CFTC Adopts Rule Requiring Real-Time Swap-Clearing Decisions

The U.S. Commodity Futures Trading Commission has completed Dodd-Frank Act rules requiring swaps brokers to decide within minutes whether to clear a trade in an effort to reduce risk in the $708 trillion global swaps market.

The CFTC voted 4-1 today to adopt the regulation, which requires Wall Street banks or clearinghouses operating on their behalf to accept or reject trades for clearing as soon as technologically possible -- in “milliseconds or seconds, or at most, a few minutes,” according to a CFTC summary of the rule.

“This lowers risk to the markets by minimizing the time between submission and acceptance or rejection of trades for clearing,” Gary Gensler, CFTC chairman, said at the meeting in Washington.

Vanguard Group Inc., based in Valley Forge, Pennsylvania; Citadel LLC, the Chicago hedge fund founded by Ken Griffin; and DRW Holdings LLC, a Chicago-based proprietary trading firm, have urged the CFTC to require real-time decisions on clearing to prevent the risks of disruption and uncertainty in the swaps market.

“Latency raises the potential for market movement which could lead to unacceptable breakage risks for one or both of the parties to a trade,” Vanguard’s Gus Sauter, managing director and chief investment officer, and John Hollyer, principal and head of risk management, said in a Sept. 30 letter to the CFTC.

Unregulated Trades

The CFTC and Securities and Exchange Commission are leading U.S. efforts to write new regulations for the swaps market after largely unregulated trades helped fuel the 2008 credit crisis. Dodd-Frank, the 2010 financial-regulation overhaul, is intended to reduce risk by having most swaps guaranteed by clearinghouses that stand between buyers and sellers.

The CFTC may require Wall Street banks and large funds to clear certain types of swaps as early as October, Gensler said. The agency may publish recommendations in April for which types of swaps will face the mandatory clearing requirement, which would then be open to a 90-day review process.

Once the CFTC determines that a particular type of swap must be cleared, the largest swap-dealers have 90 days before they must comply with the mandate, Gensler said. The first determinations could come as early as July, he said.

The final Dodd-Frank regulations adopted today, which will take effect Oct. 1, also prohibit dealers from drafting trade documents with buyers that restrict their relationships with other dealers. Under the regulation, a dealer can’t limit the number of counterparties with whom a customer may trade or restrict the size of the position a customer may have with any individual counterparty.

Access Protected

The rule will boost competition for clearing by limiting any broker “from restricting a customer or counterparty access to other market participants,” Gensler said at the meeting.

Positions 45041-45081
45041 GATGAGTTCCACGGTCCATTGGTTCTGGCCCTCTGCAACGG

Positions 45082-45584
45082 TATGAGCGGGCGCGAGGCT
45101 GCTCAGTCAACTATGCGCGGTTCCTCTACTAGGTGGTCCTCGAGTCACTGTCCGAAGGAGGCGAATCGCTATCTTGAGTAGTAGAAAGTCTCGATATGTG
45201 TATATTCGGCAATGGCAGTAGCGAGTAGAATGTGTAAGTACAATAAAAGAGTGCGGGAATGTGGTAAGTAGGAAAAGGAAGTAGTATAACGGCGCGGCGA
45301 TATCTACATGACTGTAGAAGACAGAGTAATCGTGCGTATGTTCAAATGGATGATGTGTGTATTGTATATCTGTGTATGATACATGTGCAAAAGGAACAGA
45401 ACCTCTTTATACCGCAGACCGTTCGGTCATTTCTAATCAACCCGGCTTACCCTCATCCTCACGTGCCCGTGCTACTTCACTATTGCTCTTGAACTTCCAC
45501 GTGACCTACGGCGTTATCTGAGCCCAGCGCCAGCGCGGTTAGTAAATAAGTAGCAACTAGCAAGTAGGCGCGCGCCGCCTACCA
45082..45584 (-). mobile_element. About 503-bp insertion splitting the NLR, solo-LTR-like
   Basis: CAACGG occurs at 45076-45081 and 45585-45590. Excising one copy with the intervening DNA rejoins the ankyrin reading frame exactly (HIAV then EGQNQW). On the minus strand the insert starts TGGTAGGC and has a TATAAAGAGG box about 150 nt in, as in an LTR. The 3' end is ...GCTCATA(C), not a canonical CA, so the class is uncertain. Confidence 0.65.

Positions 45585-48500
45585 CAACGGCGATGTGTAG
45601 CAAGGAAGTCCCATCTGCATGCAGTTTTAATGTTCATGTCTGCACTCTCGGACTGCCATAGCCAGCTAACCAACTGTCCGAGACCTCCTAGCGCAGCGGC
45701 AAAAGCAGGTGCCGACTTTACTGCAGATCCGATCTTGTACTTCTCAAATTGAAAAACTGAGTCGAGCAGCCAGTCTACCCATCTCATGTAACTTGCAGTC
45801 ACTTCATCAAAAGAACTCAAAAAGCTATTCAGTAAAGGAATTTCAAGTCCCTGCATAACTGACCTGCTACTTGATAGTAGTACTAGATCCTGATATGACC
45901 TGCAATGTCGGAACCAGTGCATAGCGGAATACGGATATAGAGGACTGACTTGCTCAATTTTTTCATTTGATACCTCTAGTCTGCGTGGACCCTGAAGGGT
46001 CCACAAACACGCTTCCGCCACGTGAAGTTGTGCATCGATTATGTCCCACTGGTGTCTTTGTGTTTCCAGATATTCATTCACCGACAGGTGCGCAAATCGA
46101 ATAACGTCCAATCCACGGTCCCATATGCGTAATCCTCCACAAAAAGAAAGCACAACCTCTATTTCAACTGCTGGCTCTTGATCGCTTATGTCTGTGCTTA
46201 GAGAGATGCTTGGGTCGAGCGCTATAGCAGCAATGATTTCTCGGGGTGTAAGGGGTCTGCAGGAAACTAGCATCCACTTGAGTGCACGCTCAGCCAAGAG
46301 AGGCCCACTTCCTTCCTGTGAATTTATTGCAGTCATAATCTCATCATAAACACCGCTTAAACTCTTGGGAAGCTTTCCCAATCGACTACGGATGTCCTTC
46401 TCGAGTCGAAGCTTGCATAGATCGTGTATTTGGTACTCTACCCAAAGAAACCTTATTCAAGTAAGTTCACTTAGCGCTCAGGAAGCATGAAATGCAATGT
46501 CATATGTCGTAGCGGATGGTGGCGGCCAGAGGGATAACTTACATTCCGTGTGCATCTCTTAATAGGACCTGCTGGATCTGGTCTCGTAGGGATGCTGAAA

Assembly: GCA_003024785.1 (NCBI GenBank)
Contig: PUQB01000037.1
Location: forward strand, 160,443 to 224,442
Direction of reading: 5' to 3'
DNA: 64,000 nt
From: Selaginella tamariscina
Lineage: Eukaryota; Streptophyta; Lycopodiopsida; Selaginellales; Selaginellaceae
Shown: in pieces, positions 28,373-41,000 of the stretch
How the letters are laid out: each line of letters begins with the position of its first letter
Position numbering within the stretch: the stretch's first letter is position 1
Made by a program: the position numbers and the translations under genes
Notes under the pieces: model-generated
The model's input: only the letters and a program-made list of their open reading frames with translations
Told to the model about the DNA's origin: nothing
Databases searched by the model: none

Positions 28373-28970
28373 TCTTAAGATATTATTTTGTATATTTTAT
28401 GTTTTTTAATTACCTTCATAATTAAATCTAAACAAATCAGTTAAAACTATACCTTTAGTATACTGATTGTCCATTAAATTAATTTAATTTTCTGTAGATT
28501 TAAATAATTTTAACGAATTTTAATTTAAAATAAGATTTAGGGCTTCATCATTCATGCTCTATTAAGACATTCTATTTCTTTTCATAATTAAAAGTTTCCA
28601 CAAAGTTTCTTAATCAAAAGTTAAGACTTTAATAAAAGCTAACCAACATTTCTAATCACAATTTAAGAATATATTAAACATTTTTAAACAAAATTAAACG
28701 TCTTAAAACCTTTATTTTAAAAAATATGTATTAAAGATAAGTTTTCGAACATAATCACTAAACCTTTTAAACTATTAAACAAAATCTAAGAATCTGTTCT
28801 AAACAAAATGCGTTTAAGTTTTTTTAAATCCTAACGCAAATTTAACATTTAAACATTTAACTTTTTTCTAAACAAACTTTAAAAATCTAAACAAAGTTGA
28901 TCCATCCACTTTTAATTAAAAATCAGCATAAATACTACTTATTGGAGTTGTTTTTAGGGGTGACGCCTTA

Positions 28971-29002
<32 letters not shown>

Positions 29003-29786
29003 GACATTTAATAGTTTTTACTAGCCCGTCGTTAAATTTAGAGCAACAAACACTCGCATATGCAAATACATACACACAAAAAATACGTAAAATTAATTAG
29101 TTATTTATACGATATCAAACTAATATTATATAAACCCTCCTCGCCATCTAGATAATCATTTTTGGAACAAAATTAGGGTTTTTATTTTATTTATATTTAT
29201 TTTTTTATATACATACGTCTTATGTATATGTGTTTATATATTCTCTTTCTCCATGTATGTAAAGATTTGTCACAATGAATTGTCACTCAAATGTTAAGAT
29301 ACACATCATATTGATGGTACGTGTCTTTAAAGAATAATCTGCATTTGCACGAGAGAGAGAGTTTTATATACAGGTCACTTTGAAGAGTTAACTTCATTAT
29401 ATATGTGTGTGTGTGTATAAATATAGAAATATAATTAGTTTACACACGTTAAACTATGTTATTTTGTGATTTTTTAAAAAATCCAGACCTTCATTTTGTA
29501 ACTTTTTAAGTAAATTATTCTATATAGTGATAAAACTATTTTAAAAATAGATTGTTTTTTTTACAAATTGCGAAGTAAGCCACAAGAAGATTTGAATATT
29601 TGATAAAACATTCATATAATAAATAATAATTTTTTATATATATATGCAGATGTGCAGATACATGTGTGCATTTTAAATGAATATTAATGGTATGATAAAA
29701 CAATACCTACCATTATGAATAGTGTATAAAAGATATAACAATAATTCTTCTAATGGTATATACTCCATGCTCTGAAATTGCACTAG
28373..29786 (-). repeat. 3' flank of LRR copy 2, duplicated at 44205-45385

“It tilts a little to the buy side. Every mutual fund, every pension fund, every asset manager that we’ve talked to has liked this,” Gensler told reporters after the meeting. “It is sort of the small group of dealers and the International Swaps and Derivatives Association Inc. that raises concerns because they’re rational. They’re protecting their revenue potential.”

Wall Street banks are the largest swap dealers with JPMorgan Chase & Co. (JPM), Bank of America Corp., Citigroup Inc. (C), Morgan Stanley (MS) and Goldman Sachs Group Inc. (GS) controlling 95 percent of cash and derivatives trading for U.S. bank holding companies as of Dec. 31, according to the Office of the Comptroller of the Currency.

Risk-Based Limits

The CFTC regulations also require members of clearinghouses to establish risk-based limits on accounts. The rule will require clearing members to monitor the limits during the trading day and overnight.

Clearinghouse members will also be required weekly to stress-test positions that present material risk to brokers. The brokers will be required to test in-house proprietary trades as well as client positions that could expose the firms to risks.

The clearing-member requirements call into question the CFTC’s system of using designated self-regulatory organizations to oversee risks in the system, Scott O’Malia, a Republican commissioner who opposed the rule, said at the meeting. The CFTC is taking the position that the self-regulatory system, “is not enough and that to some extent ‘direct’ regulation is necessary,” he said. “I disagree with this approach.”

The CFTC is considering changes to the self-regulatory process after MF Global Holdings Ltd. (MF) collapsed last year, prompting CFTC, SEC and Justice Department investigations into missing customer funds. The bankruptcy trustee overseeing the liquidation of the New York-based company’s brokerage has estimated a $1.6-billion gap between customer claims and assets currently available.

To contact the reporter on this story: Silla Brush in Washington at sbrush@bloomberg.net

To contact the editor responsible for this story: Maura Reynolds at mreynolds34@bloomberg.net

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